By Ellis Brasch
What is a pesticide? Most people think only an insecticide is a pesticide, which is why you often hear pesticides and herbicides used in the same sentence. Not true! Many people are shocked to learn herbicides like Roundup or disinfectants like Clorox bleach are pesticides. (If the container bears an EPA Registration number, it's a pesticide.)
Pesticides have the potential to harm more then just the pest if they're not used properly. Remember that the liability for improper application lies with the applicator. Here are 10 ways to stay out of trouble when you're using pesticides.
The pesticide label is the law. The label has the instructions from the pesticide manufacturer to the pesticide user. Many serious incidents involving pesticides could be prevented if user took the time to read all of the information printed on the label.
The following "signal words," on a pesticide label describe its level of toxicity: DANGER/POISON, DANGER, WARNING, and CAUTION. Pesticides labeled DANGER/POISON are the most toxic.
The label also includes information about the pesticide's use rates, required personal protective equipment, first-aid measures, and its environmental hazards.
Pesticides are hazardous because they're designed to kill. Pesticide exposures can cause a variety of adverse health effects ranging from skin irritation and irreversible eye damage to nervous system damage, reproductive problems, and cancer. Read the label to determine how to protect yourself from a pesticide's hazards. The Hazard Communication Standard requires employers to train their employees about this information before they use pesticides.
Pesticides can give off poisonous gases or explode when they're mixed or used improperly. Read the pesticide label to determine the product's acute (immediate) effects – and read the product's safety data sheet to determine its long term-effects.
Pesticides can be applied anywhere: in or around homes, schools, and businesses; along rights-of-way; on fields and crops; and in forests. Employees entering these areas need to be informed about the application. The pesticide label indicates whether the Worker Protection Standard applies. The Worker Protection Standard requires agricultural and forestry employers to display information about pesticide safety, emergency procedures, and recent pesticide applications at a central location.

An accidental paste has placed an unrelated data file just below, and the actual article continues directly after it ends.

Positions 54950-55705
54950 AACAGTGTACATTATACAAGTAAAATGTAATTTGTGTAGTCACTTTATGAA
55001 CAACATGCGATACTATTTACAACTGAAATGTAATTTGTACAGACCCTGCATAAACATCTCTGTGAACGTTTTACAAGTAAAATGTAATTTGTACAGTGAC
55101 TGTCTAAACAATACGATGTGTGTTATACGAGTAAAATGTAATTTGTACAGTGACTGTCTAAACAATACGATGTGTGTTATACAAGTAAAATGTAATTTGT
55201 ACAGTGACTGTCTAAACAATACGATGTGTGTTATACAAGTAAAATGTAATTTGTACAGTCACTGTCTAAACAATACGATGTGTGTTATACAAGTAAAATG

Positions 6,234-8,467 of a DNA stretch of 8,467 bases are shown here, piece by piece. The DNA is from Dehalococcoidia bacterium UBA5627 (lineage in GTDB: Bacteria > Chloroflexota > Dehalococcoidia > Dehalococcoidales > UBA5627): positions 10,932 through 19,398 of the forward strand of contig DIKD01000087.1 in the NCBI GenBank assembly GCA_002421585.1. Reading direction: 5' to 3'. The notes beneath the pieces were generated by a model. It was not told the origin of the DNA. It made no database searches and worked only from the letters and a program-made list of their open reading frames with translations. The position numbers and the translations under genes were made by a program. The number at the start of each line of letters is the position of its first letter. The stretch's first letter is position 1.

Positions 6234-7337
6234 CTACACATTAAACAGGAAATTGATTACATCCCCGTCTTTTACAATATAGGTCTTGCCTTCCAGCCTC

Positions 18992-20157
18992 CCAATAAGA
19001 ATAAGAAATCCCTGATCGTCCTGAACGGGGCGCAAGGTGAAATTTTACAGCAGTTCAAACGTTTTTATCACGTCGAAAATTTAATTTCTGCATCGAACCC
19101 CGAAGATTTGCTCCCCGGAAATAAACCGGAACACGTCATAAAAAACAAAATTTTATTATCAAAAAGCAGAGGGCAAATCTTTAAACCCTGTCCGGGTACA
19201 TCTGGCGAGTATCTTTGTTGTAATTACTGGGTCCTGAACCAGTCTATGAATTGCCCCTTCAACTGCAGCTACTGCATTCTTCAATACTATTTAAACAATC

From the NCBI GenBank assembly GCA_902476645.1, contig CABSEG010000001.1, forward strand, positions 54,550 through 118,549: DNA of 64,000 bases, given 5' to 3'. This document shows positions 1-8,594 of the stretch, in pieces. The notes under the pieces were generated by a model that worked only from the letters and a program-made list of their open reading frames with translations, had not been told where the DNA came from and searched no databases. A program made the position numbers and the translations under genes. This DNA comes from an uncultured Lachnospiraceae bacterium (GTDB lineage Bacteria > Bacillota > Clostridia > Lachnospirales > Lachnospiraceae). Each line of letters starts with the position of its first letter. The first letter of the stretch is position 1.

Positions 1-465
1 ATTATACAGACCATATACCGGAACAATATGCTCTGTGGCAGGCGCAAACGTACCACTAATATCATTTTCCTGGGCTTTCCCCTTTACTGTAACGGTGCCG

An employer's written Hazard Communication Program must describe how workers will be protected when chemical hazards are introduced by another employer, such as a structural pest control contractor.
The pesticide label may require the use of personal protective equipment (PPE), including appropriate protective clothing, gloves, footwear, respirators, and protective eyewear.
Maintain PPE according to the manufacturer's guidelines and store it away from pesticides and personal items.
Store pesticides according to the instructions on the label or the product's safety data sheets. Organize them by their chemical category (such as herbicides, fungicides, and insecticides) and label each category. Separate pesticides that could cause a hazardous reaction if they're mixed. Provide enough light and ventilation for employees to safely enter the storage area. Never store pesticides in food or drink containers. Additional storage requirements apply to pesticides labeled "restricted use."
Notify local emergency responders (including the fire department and police) so that they know where the pesticides are stored.
Respirators make it harder to breathe and can put stress on the body. If you require your employees to wear respirators or they want to wear one voluntarily, they must have a confidential medical evaluation. A physician or other licensed health care professional must do the evaluation at no cost to the employee.
Employees who wear respirators must also be fit tested annually for each type of respirator they use.
Pesticide labels must be available at the mix site and safety data sheets must be readily available for every pesticide that employees use or may be exposed to at work. If you keep safety data sheets electronically, you must have a backup system so that employees can access the information during a power failure.
Look for disposal instructions on the label. Triple-rinse and puncture used containers to prevent them from being reused and dispose of them at a container collection event or a recycler who handles agricultural plastics.
Pesticide spills can happen during transportation, storage, mixing, and application. Follow the three Cs — Control, Contain, Clean Up — to manage spills. Control stops the release. Contain keeps the spill from spreading with an appropriate absorbent material. Clean up includes disposing of the contaminated material. Cleanup procedures vary by pesticide. See the safety data sheets for guidance! The Oregon Department of Environmental Quality regulates the disposal of cleanup material following a spill.
Remember that responders need access to the pesticide label and the safety data sheets so they can select appropriate PPE and determine proper cleanup methods.
State government agencies involved in regulating pesticides and investigating pesticide-related incidents in Oregon include:
Garnet Cooke, Lori Cohen, and Kathleen Kincade contributed to this article.
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